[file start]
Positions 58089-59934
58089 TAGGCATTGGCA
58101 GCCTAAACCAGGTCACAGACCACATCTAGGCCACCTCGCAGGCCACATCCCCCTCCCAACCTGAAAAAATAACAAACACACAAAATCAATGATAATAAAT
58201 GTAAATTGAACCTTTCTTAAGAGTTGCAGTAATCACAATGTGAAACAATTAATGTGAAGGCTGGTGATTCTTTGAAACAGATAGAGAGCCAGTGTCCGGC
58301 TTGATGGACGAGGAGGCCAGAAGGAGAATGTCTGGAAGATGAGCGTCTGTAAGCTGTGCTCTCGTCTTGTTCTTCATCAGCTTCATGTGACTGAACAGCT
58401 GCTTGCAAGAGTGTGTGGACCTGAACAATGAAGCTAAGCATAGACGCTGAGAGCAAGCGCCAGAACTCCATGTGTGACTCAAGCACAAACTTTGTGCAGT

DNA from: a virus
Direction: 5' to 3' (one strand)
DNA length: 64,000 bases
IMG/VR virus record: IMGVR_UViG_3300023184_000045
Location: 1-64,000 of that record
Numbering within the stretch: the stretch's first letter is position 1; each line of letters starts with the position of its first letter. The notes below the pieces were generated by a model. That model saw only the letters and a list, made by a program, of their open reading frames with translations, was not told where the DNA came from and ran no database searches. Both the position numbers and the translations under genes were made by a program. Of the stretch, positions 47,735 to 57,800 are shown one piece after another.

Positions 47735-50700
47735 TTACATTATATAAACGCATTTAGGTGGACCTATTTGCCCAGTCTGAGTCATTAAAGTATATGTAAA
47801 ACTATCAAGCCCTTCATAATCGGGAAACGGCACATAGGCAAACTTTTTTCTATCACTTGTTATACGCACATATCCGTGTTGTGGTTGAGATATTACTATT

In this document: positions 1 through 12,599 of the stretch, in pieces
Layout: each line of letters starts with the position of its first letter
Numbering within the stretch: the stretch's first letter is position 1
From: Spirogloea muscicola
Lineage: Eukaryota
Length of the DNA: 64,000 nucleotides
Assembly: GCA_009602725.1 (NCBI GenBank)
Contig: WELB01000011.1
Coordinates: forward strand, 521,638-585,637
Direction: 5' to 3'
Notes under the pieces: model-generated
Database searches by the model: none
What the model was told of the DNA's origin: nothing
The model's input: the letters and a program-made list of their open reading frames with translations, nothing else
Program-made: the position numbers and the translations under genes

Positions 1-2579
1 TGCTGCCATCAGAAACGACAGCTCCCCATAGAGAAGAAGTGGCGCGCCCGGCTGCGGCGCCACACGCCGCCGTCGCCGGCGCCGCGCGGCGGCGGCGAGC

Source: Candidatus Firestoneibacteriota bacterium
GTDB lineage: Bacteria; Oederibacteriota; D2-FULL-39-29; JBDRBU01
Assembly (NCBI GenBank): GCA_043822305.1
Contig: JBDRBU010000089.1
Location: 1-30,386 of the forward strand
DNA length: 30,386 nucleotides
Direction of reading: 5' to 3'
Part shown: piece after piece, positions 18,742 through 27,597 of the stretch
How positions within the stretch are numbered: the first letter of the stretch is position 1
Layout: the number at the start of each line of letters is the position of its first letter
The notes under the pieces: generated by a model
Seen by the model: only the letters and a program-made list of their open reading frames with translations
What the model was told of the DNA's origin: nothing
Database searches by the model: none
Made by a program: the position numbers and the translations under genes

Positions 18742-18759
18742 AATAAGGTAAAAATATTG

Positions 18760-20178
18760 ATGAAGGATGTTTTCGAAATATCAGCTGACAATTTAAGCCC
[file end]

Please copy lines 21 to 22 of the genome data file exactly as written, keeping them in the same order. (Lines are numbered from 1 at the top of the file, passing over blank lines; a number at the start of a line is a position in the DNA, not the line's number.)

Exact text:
Length of the DNA: 64,000 nucleotides
Assembly: GCA_009602725.1 (NCBI GenBank)